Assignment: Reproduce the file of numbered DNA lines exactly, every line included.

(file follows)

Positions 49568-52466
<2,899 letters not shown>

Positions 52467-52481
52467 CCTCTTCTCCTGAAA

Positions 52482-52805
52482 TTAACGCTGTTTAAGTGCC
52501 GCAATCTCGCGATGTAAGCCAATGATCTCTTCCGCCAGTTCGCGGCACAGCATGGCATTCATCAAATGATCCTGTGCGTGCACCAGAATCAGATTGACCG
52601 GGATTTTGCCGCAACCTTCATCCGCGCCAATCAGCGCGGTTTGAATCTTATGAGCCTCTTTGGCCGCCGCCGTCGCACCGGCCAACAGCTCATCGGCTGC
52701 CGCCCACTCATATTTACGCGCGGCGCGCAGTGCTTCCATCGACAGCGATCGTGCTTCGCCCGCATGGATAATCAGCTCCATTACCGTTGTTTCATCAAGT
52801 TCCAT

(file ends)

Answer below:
Positions 49568-52466
<2,899 letters not shown>

Positions 52467-52481
52467 CCTCTTCTCCTGAAA

Positions 52482-52805
52482 TTAACGCTGTTTAAGTGCC
52501 GCAATCTCGCGATGTAAGCCAATGATCTCTTCCGCCAGTTCGCGGCACAGCATGGCATTCATCAAATGATCCTGTGCGTGCACCAGAATCAGATTGACCG
52601 GGATTTTGCCGCAACCTTCATCCGCGCCAATCAGCGCGGTTTGAATCTTATGAGCCTCTTTGGCCGCCGCCGTCGCACCGGCCAACAGCTCATCGGCTGC
52701 CGCCCACTCATATTTACGCGCGGCGCGCAGTGCTTCCATCGACAGCGATCGTGCTTCGCCCGCATGGATAATCAGCTCCATTACCGTTGTTTCATCAAGT
52801 TCCAT